There were hopes that the government would cut corporate tax rates in the budget. But data from the budget documents makes the case for just the reverse, showing large companies are paying a much lower tax. The decline in the effective tax rate (ETR) calculations is probably one reason why the government hiked the cess on income tax.
The statement on the impact of tax incentives tells us how much direct (and indirect taxes) are lost due to exemptions, deductions and the like. In fiscal 2017, ETR—the total tax divided by profit before tax (PBT)—fell to 26.89% from 28.24% in the previous year. This is against the statutory tax rate range of 30.9% to 34.61%, depending on the revenue bracket.
Now that may seem fine because the finance minister did say that he wants the basic corporate tax rate at 25% from 30% at present. But it is not when you look at the size-wise analysis. Companies with PBT up to Rs500 crore are paying an ETR in the range of 28.11% to 28.98%.
But the next slab of companies with a PBT of Rs500 crore and above takes the cake, with an ETR of only 23.94%, a full 2 percentage points lower, compared with a year ago. That’s even below the FM’s desired corporate tax target of 25%. That deals a blow to any talk of cutting the basic corporate tax rate, at least for this tax bracket.
How is this possible? The answer lies in the percentage of PBT to taxable income, or the profit margin. Companies with PBT exceeding Rs500 crore declared this ratio at 62.51% while their poorer cousins reported a much higher ratio in the range of 74.6% to 89.4%, with the smallest ones reporting the highest figure. The budget note attributes this to the larger companies availing higher tax concessions. This was the case last year, too. This year, the PBT to income ratio for the Rs500 crore+ PBT companies declined from 66.4% last year.
What comes next may disappoint those who associate corporate tax savings with the image of private entrepreneurs who detest paying taxes. This year’s data shows that the temples of modern India—the public sector—saw its ETR decline to 25.48% from 27.49% in the previous year. That was down by 2 percentage points, while the private sector’s ETR fell by 1.2 percentage points.
How is that possible? The tax incentives can throw some light. Over half of the total gross tax incentives (before minimum alternate tax is applied) are accounted for by accelerated depreciation. This is provided as an incentive for capital investment, allowing companies to claim a higher depreciation in their tax calculations which lowers their tax liability, while the books will show depreciation at a lower level. That also means that the tax to PBT ratio declines.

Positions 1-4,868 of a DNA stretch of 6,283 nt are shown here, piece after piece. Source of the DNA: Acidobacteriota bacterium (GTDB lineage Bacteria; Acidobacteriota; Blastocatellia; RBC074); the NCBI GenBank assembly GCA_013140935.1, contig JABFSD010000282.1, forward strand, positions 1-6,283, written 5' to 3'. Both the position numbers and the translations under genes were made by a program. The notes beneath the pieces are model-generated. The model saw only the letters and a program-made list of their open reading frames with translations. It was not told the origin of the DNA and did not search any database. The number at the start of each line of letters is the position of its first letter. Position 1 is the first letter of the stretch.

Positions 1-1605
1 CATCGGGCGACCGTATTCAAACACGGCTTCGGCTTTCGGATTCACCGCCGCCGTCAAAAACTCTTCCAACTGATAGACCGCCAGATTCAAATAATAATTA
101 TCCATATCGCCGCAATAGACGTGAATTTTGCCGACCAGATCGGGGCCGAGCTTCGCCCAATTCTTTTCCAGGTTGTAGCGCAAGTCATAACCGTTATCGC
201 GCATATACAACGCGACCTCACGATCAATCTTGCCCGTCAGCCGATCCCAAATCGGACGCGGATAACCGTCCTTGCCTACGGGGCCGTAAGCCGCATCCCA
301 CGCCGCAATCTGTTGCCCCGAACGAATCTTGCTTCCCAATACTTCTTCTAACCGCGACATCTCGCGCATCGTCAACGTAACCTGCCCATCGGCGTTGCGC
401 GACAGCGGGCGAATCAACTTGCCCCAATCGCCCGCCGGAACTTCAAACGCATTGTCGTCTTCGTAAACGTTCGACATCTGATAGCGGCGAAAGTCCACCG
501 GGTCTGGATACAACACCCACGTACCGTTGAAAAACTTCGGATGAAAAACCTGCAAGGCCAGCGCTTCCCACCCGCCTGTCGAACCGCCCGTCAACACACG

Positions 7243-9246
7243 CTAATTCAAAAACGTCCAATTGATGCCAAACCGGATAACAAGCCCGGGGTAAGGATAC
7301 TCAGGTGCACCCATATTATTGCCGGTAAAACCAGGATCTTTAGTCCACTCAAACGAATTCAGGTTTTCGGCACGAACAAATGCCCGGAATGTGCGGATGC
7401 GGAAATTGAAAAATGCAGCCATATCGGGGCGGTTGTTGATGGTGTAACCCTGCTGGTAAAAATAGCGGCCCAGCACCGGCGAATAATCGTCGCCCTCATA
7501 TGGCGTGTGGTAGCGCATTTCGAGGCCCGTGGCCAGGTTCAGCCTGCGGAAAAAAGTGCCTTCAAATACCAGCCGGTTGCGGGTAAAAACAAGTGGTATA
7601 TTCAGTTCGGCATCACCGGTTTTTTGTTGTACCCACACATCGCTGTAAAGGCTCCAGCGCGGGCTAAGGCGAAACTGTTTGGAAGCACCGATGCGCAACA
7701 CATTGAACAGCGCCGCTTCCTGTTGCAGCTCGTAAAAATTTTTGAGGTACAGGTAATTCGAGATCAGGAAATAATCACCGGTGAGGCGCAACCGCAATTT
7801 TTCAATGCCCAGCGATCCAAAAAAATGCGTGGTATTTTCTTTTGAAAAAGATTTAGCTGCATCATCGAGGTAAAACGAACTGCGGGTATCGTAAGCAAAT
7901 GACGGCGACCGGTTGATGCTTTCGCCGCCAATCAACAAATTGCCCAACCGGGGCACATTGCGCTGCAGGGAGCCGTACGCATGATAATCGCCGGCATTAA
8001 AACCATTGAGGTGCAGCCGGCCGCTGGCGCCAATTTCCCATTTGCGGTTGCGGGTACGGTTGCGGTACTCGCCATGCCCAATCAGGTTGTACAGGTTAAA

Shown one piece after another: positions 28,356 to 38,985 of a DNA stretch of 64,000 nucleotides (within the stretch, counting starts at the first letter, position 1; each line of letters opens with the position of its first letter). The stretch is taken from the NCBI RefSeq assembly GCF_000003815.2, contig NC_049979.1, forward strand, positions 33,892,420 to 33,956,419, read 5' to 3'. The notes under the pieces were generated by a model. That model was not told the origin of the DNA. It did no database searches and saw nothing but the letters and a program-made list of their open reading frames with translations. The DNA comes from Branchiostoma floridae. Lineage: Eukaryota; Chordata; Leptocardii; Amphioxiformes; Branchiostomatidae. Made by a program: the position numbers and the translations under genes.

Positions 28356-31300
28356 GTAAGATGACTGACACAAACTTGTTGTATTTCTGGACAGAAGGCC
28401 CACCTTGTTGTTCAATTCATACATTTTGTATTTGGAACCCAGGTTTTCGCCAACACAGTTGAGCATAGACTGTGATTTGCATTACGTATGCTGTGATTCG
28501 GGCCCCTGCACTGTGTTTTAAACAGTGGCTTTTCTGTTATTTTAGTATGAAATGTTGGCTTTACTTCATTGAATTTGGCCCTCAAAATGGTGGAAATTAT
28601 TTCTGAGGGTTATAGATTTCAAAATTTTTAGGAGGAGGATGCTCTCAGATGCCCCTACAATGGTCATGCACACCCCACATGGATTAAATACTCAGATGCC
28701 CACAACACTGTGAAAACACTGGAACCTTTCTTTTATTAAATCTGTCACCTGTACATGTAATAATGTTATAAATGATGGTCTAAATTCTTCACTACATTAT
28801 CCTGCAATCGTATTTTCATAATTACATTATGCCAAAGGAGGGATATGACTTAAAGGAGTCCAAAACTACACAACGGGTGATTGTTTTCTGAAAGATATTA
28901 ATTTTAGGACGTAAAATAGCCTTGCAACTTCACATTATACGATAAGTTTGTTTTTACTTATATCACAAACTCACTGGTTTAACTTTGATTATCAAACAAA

The start of production at some of the large public sector units may have seen them become eligible for accelerated depreciation benefits, which lowered their ETR. There could be other tax incentives at work, too, but the broader point is that public and private companies both saw their ETR decline in fiscal 2017, with the public sector contributing more to the overall reduction.
The increase in cess from 3% to 4% attempts to improve the ETR although it penalizes even those taxpayers whose ETR is higher than that of the large taxpayers. The government could have reined in the accelerated depreciation benefit, but that would be seen as a risk to the much hoped revival in the capital investment cycle. If that is risky, then one can forget the proposal of a lower tax rate with no exemptions, as that would hit the post-tax profits of these large companies, something that would adversely affect them and investor sentiment.
Till the ETR of large companies stays well above the 25% limit, the government may see little overall advantage in moving to a regime of lower tax rates with lower exemptions. Hoping for an across-the-board cut in corporate tax rates is a dream that has run its course. The government may continue with its practice of gradually increasing the turnover threshold below which a lower tax rate applies, which stands at Rs250 crore after this budget, up from Rs50 crore earlier.